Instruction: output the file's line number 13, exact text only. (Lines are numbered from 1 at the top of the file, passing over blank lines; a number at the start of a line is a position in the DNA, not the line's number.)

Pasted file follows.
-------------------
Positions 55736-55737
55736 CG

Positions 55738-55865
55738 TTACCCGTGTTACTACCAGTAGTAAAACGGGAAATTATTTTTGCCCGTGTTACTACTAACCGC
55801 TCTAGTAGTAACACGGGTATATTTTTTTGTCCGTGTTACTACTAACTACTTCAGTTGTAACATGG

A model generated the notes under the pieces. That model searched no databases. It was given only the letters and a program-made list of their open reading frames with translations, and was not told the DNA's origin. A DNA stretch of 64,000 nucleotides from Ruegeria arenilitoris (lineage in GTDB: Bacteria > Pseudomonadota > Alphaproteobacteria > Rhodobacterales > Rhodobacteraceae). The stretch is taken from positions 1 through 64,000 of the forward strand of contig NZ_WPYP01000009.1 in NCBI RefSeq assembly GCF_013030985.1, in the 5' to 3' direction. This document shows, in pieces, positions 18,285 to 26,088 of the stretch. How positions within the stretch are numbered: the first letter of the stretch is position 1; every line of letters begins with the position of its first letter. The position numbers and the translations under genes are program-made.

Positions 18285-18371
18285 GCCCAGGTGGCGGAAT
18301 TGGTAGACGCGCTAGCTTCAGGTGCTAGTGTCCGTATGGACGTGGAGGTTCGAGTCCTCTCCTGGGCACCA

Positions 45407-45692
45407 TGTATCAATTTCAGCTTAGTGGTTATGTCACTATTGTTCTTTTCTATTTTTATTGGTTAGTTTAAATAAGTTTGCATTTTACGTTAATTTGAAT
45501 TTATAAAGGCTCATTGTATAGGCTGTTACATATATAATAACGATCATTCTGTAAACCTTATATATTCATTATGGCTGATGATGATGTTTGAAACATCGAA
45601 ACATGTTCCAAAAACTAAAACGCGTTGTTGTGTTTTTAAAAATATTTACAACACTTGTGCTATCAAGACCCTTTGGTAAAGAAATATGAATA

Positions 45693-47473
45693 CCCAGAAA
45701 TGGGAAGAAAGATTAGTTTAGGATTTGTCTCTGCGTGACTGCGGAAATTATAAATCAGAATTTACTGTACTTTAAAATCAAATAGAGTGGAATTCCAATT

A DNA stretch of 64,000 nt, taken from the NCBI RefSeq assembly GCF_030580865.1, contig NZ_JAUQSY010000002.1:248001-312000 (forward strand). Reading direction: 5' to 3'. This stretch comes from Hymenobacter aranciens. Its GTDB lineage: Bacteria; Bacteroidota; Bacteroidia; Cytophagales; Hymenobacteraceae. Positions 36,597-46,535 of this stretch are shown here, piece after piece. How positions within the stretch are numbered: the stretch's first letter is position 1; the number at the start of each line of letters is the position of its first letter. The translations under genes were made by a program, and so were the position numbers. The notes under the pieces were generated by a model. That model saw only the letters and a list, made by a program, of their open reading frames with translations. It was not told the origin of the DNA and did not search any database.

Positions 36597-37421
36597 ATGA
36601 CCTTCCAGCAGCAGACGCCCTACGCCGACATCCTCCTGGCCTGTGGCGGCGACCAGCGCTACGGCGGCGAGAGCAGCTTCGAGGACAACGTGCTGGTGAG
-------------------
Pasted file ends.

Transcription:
45601 ACATGTTCCAAAAACTAAAACGCGTTGTTGTGTTTTTAAAAATATTTACAACACTTGTGCTATCAAGACCCTTTGGTAAAGAAATATGAATA